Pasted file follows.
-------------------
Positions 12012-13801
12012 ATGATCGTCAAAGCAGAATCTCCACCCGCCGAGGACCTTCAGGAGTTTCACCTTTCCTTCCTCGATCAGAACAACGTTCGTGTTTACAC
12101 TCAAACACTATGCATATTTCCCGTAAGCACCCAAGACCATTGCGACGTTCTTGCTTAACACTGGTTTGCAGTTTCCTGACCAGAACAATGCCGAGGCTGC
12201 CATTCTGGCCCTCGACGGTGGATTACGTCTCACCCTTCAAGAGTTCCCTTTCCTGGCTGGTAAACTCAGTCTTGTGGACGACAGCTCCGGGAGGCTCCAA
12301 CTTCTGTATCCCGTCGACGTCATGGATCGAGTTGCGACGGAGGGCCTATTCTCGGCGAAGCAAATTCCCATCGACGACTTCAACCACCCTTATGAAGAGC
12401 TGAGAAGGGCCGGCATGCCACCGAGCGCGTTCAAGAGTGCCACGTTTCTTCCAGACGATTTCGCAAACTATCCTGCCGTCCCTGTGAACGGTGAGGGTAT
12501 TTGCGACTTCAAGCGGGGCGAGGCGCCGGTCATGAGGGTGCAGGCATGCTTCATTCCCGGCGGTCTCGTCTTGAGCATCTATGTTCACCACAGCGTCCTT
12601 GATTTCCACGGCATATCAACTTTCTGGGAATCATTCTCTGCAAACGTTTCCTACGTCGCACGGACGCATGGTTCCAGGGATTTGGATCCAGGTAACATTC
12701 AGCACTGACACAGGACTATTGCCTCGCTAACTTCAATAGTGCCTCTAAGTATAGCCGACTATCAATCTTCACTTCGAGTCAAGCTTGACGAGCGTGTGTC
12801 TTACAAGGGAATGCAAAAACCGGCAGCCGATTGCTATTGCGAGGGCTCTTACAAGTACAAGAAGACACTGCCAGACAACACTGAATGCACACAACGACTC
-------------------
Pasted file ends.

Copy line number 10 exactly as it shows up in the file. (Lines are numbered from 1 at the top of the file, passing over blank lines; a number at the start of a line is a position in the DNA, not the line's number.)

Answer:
12801 TTACAAGGGAATGCAAAAACCGGCAGCCGATTGCTATTGCGAGGGCTCTTACAAGTACAAGAAGACACTGCCAGACAACACTGAATGCACACAACGACTC